50 / 41
      56 / 43
      63 / 38

      Record Heat Ended June 1963

      The dark blue and purple colors represented low pressure over the Northern Plains on the morning of June 30, 1963. The position of the low drew hot air into Upper Michigan on south to southwesterly winds.

      I??ve showed on this blog a number of times how cool it was during the summer of the 1960s. A number of record lows were set during this decade; many of these records still stand today. Yet, there were heat waves on occasion during this time. One of them began on the last couple of days of June 1963. Marquette??s Weather Bureau office recorded a 90 on the 29th. The next day city posted the hottest temperature in all the U.P. with a sweltering high of 101 degrees. The present site of the National Weather Service near Negaunee reached 99??the first time this all-time record high was reached (The most recent 99 was on July 28, 1988). Ironwood hit 97 degrees both on the 30th and July 1st. Munising set a record at 96, while the Houghton County Airport site topped out at 93.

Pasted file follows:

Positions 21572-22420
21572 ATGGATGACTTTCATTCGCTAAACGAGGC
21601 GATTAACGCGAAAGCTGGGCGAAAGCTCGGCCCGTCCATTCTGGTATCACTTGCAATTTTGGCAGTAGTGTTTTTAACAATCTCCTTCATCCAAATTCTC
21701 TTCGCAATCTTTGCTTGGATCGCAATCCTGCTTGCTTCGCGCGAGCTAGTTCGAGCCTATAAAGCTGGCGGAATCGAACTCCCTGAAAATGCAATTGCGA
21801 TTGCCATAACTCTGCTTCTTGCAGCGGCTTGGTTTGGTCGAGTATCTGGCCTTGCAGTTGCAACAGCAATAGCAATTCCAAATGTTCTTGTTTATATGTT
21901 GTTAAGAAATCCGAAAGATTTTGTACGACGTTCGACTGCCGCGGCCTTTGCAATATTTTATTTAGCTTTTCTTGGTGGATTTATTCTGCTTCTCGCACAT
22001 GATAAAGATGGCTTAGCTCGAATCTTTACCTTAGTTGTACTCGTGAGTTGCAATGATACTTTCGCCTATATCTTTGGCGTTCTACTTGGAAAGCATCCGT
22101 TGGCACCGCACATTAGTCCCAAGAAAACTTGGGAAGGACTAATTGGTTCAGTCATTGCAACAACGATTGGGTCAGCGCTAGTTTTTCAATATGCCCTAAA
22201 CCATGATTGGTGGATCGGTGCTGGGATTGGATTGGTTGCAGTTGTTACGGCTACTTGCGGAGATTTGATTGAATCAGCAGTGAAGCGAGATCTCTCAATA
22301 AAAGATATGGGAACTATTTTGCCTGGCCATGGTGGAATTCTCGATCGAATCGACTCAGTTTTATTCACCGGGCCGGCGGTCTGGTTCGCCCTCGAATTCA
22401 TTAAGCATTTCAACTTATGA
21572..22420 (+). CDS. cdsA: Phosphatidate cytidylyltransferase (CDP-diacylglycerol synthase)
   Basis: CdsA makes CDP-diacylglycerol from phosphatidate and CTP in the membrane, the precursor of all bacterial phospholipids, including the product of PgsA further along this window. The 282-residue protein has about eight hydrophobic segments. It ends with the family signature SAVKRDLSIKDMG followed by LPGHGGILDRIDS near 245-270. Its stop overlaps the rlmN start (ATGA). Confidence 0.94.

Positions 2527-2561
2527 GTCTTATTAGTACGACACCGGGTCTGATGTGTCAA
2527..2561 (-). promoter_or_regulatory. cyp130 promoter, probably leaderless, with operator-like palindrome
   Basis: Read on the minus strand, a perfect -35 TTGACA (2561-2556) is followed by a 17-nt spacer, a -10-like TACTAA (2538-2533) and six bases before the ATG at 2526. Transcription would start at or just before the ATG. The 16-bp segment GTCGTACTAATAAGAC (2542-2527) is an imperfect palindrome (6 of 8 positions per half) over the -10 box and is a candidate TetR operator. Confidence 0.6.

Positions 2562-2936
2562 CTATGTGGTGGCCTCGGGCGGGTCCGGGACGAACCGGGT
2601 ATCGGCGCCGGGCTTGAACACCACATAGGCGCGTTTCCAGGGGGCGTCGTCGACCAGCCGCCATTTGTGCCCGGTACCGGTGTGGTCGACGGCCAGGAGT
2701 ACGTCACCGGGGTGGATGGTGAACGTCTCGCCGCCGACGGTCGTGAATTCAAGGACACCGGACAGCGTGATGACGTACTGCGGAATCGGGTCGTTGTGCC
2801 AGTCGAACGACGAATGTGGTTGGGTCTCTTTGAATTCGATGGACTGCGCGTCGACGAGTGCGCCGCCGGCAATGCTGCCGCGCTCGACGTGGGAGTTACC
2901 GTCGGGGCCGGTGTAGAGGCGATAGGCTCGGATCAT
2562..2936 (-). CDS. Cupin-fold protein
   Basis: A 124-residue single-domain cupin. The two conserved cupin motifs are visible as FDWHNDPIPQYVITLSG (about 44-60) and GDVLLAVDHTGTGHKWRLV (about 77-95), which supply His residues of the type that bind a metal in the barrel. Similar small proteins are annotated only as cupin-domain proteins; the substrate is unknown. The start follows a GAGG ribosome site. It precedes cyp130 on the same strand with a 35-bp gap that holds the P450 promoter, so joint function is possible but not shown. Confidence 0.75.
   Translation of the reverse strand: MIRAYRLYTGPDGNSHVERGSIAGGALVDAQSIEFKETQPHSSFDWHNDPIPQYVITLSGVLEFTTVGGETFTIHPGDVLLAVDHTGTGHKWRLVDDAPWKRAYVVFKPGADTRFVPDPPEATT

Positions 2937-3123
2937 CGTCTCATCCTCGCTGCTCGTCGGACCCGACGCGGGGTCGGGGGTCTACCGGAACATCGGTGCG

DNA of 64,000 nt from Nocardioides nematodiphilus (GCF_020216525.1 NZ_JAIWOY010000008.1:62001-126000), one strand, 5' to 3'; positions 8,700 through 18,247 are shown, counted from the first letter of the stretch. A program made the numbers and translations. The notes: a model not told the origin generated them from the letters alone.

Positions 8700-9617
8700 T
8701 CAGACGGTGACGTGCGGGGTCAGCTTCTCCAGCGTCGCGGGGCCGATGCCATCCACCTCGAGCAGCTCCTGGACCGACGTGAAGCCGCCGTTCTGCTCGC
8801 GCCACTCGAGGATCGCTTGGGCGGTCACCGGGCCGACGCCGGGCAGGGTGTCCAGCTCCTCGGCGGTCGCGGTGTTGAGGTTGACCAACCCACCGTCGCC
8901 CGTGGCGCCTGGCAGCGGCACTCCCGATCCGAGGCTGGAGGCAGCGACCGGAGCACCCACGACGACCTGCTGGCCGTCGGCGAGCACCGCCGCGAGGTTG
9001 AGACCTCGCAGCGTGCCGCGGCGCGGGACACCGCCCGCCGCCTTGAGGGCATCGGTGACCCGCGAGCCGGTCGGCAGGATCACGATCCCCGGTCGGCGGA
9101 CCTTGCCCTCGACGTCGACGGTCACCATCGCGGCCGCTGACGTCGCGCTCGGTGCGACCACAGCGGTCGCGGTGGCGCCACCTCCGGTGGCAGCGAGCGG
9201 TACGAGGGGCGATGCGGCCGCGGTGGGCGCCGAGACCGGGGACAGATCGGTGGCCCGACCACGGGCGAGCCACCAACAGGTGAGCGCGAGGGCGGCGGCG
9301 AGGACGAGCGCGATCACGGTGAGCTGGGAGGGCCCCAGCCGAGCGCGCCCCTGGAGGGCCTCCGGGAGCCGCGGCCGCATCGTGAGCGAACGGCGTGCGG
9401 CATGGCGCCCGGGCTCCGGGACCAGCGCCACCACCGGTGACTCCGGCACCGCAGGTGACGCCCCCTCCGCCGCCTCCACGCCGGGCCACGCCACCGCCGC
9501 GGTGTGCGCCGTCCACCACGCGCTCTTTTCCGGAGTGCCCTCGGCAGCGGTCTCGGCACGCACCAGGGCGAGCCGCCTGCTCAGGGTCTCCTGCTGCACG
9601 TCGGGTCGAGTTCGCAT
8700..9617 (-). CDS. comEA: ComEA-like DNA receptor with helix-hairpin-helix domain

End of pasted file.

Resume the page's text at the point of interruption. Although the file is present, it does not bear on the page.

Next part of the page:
The high temperature in the City of Marquette is likely inflated somewhat. For years, the observation point for the U.S. Weather Bureau was on the black-top roof of the present-day site of the Post Office and Federal building on Washington Street. Readings taken at this site were probably a couple of degrees too warm. However, the day in question, June 30, 1963, was a perfect set up for a heat wave across Upper Michigan. General low pressure developed to the west in the Northern Plains setting up a brisk southwesterly flow over the U.P. (Image above)

      The summer of ??63 was moderately warm through the first two-thirds. June ended 1.2 degrees above average, while July was 1.9 degrees above normal. In August the pattern shifted to cool; the mean temperature came in 1.9 degrees below the long-term average.

      June 2014 will be the second straight month with temperatures above average. May was a modest 0.4 degrees above average, while June will likely be closer to one degree above average. On the other hand, July will at least start with a cooling trend that should take temperatures well below average in the run up to the Fourth of July holiday.